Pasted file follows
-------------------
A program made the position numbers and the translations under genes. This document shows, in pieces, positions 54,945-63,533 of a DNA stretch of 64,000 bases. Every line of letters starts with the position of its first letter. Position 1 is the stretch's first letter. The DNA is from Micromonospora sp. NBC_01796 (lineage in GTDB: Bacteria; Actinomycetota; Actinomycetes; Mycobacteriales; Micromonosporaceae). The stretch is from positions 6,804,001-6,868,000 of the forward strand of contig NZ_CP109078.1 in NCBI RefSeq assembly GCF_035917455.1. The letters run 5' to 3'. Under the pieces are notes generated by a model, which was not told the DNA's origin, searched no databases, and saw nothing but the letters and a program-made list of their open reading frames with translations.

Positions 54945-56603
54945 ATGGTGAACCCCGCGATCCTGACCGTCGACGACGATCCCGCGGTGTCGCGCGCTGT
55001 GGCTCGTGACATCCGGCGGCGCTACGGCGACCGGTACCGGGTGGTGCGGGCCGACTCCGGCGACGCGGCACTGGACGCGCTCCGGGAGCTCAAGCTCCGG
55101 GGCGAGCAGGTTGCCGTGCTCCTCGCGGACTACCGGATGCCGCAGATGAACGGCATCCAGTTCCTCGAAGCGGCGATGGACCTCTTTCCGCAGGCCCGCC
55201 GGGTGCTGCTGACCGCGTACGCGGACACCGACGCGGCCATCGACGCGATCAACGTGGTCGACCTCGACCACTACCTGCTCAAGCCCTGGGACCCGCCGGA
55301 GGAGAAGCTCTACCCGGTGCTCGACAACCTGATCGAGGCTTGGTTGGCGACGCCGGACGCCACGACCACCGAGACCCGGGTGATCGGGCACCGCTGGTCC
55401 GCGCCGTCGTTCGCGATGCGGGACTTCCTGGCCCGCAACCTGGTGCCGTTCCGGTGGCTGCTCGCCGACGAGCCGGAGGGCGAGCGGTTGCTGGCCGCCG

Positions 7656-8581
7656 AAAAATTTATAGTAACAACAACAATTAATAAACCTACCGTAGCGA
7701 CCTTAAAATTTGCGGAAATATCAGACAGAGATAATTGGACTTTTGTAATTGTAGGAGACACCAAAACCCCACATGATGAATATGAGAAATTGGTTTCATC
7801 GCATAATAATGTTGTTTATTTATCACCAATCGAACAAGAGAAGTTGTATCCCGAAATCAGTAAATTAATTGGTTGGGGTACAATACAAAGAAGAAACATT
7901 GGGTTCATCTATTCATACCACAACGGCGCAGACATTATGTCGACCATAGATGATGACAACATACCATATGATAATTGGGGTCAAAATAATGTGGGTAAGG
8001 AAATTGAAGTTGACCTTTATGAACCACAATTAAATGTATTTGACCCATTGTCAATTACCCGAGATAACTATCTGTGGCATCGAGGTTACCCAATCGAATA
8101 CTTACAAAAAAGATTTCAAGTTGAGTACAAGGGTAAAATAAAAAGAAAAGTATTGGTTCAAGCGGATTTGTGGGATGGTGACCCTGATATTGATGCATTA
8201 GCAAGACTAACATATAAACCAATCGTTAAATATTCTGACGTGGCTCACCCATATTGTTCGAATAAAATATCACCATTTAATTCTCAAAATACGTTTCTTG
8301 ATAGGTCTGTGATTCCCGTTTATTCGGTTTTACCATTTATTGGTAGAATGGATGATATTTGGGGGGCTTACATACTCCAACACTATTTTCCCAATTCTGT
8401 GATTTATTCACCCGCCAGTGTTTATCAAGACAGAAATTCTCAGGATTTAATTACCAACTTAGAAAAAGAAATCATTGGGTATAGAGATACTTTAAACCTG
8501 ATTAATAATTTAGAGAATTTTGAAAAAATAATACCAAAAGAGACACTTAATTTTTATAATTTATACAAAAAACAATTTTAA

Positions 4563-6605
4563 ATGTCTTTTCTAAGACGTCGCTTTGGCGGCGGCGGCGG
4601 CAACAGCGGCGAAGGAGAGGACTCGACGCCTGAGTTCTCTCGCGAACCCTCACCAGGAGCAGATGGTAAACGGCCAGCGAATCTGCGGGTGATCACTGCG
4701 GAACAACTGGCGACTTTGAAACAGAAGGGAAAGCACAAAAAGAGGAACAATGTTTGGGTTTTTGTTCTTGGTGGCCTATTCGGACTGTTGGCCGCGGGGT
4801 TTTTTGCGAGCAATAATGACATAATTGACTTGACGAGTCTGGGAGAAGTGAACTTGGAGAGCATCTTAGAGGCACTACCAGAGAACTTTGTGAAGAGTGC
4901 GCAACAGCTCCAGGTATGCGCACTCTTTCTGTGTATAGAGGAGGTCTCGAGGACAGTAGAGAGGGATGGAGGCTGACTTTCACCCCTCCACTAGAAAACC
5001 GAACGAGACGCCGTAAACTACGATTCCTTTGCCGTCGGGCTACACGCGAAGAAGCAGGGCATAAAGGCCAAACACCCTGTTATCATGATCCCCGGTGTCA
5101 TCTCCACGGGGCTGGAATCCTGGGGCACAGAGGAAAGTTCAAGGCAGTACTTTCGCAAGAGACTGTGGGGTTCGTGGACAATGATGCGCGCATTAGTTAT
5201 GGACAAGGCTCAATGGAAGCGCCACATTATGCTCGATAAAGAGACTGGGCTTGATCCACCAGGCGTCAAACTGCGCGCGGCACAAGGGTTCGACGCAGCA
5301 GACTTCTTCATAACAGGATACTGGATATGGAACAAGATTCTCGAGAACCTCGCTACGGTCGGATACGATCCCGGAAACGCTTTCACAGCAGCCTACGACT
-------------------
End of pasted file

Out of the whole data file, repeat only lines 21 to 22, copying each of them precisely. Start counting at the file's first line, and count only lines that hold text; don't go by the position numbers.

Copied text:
4563 ATGTCTTTTCTAAGACGTCGCTTTGGCGGCGGCGGCGG
4601 CAACAGCGGCGAAGGAGAGGACTCGACGCCTGAGTTCTCTCGCGAACCCTCACCAGGAGCAGATGGTAAACGGCCAGCGAATCTGCGGGTGATCACTGCG